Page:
Revolutionary Jesus


Revolutionary Jesus
Brian Zahnd

You say you want a revolution
Well, you know, we all want to change the world

—The Beatles

The revolution of Christ is the radical alternative to the unimaginative politicism of the religious Right and Left.

Jesus is not apolitical. Far from it. Jesus is intensely political! But Jesus has his own politics — and they cannot be made to serve the interests of some other political agenda. As Eugene Peterson says, “The gospel of Jesus Christ is more political than anyone imagines, but in a way that no one guesses.”

The politics of Jesus are set forth in the Sermon on the Mount — and neither the Republican nor the Democratic party have any intention of seriously adopting those politics! They simply cannot. The politics of the Sermon on the Mount are antithetical to the political interests of a military and economic superpower.

The problem with both the Christian Right and the Christian Left is that they reduce “Christian” to the diminished role of religious adjective in service to the all-important political noun. But as Karl Barth taught us, God cannot serve some other interest, God can only rule. …

Conventional politics is a contest to gain the use of coercive force. But Jesus rejects this method. In the politics of Jesus the world will be changed by non-coercive love or not at all. It’s not the task of the church to change the world by legislative force. It’s the task of the church to be the world changed by Christ. This is revolutionary in a way that conventional politics never can be. …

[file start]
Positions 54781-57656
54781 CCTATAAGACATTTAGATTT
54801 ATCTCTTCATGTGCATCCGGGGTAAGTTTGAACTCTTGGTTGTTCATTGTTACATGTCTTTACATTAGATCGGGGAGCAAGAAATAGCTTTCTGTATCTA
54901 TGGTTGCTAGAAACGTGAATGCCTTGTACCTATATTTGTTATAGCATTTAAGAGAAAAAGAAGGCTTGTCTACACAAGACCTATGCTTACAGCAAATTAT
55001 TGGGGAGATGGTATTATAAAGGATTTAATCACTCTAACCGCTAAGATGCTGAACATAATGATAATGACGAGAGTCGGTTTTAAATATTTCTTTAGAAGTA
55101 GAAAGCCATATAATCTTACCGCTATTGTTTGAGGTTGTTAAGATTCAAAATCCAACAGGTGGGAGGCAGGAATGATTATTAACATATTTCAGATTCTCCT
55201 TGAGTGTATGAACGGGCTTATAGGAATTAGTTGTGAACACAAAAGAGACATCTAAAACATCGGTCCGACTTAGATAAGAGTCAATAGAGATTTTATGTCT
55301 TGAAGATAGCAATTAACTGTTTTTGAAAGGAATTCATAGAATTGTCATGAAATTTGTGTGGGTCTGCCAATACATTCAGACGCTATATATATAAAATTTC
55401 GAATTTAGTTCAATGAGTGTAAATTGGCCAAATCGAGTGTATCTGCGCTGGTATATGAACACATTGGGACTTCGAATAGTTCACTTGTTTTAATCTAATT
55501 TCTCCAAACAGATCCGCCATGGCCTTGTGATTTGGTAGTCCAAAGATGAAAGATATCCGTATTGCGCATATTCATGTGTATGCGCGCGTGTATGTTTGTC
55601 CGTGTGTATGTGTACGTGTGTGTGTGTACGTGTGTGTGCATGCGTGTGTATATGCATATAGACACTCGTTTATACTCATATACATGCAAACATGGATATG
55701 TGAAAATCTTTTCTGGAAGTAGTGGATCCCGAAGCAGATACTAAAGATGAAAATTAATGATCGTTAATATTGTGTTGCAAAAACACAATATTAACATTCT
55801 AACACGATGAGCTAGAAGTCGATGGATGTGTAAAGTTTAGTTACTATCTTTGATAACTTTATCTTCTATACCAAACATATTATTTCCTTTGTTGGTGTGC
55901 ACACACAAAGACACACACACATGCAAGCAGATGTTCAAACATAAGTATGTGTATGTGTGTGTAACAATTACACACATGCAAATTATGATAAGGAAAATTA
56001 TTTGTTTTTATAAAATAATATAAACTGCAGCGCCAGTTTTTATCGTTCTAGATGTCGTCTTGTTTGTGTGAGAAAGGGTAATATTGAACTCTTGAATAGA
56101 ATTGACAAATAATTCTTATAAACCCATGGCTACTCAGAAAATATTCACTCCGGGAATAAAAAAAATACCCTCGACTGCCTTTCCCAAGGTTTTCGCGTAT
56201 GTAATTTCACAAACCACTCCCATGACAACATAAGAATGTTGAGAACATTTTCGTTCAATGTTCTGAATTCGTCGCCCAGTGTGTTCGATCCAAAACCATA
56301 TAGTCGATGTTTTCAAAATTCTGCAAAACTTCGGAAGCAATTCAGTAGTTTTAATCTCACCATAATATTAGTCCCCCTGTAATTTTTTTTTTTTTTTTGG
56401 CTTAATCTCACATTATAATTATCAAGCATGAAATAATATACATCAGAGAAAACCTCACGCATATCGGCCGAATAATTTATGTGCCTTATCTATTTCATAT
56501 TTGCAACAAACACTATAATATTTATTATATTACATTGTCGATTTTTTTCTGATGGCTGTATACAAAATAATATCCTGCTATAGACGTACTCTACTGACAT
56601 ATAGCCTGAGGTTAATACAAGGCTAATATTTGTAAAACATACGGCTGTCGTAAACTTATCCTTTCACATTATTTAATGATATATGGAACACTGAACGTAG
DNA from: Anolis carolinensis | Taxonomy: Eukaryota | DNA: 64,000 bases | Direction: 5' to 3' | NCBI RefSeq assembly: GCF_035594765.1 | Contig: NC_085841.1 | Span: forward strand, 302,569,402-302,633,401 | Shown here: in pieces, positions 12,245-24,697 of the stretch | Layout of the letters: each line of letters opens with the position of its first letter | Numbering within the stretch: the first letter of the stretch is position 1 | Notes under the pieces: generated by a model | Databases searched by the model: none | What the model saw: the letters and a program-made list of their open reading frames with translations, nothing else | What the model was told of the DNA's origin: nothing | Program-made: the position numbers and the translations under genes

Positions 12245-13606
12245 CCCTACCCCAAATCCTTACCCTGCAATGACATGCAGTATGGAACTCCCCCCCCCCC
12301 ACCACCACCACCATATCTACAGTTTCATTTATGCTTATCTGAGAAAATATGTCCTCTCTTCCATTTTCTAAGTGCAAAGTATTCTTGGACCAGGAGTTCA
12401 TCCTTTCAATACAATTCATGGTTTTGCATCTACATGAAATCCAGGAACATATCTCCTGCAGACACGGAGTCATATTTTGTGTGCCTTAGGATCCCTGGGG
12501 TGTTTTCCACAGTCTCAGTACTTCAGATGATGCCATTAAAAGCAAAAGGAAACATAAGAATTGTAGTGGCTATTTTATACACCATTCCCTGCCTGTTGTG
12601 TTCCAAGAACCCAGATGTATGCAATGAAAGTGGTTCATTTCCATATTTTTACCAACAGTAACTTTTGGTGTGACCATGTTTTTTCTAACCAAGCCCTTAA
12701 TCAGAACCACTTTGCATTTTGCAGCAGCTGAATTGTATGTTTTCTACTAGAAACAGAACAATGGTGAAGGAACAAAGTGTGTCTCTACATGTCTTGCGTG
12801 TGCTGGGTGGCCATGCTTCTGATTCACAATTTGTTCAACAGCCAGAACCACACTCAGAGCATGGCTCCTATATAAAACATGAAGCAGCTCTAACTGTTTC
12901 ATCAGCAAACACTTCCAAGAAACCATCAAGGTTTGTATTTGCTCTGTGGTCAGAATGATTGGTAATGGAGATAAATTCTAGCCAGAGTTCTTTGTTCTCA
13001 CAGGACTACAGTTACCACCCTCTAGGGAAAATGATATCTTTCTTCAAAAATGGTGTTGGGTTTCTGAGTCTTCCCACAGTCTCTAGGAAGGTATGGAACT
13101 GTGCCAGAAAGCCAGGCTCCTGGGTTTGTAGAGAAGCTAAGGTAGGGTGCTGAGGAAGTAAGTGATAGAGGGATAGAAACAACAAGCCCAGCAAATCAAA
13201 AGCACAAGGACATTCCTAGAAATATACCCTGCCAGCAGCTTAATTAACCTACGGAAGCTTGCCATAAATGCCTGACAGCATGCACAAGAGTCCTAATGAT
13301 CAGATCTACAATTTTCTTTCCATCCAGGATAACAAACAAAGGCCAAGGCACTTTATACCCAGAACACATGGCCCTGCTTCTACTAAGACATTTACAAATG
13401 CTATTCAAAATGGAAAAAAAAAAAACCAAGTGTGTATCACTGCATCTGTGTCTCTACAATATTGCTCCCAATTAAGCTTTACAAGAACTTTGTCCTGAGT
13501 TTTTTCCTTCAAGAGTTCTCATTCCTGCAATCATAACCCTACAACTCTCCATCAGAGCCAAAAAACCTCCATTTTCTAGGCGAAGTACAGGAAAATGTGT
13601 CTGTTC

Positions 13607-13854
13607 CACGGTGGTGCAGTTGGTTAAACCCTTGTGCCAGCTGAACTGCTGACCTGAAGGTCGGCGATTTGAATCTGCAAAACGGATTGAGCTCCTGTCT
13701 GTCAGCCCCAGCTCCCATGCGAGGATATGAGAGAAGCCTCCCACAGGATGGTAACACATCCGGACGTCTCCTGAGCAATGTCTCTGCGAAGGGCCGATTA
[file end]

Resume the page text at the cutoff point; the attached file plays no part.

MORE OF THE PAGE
The church doesn’t need to enforce this revolution, the church only needs to live it. To those who will dare to adopt the politics of the Sermon on the Mount, Jesus says, “You are the light of the world. A city built upon a hill cannot be hid.” (Matthew 5:14)

This revolution is nothing like the American Revolution with its musket-toting minutemen or the French Revolution with its bloody guillotines. This revolution was played out in the Book of Acts as small bands of people learned to live under the revolutionary reign of Jesus Christ, so much so that it was said of them, “These people who have been turning the world upside down have come here also…They are all acting contrary to the decrees of the emperor, saying that there is another king named Jesus.” (Acts 17:6–7) That’s the revolution we are to belong to!

Today at Word of Life things feel revolutionary again. I like that. I began my journey with Jesus as a revolutionary Christian and the revolutionary aspects of discipleship may be what I most needed to recover after being domesticated by a conservatism committed to maintaining the status quo.

But this also means our message feels a bit dangerous. We talk about Jesus and the kingdom of God in a way that doesn’t seem safe. Because we make it clear there is no easy fit between the American way and the Jesus way, we make people uneasy. And people made uneasy with their assumptions can become angry and lash out.

Sometimes we have to put up with rumors and innuendos directed our way — subtle or not so subtle suggestions that we have abandoned the faith. Of course, what we have done is to abandon an Americanized faith in search of an apostolic faith. And because an apostolic faith is characterized by the radical forgiveness of Jesus, we forgive our detractors and press on. It can be painful enduring the sting of undeserved criticism, but it’s worth it. It’s worth enduring some pain to find the Cana where Jesus is still turning water into wine.

Water To Wine, pp.46-47, 49-50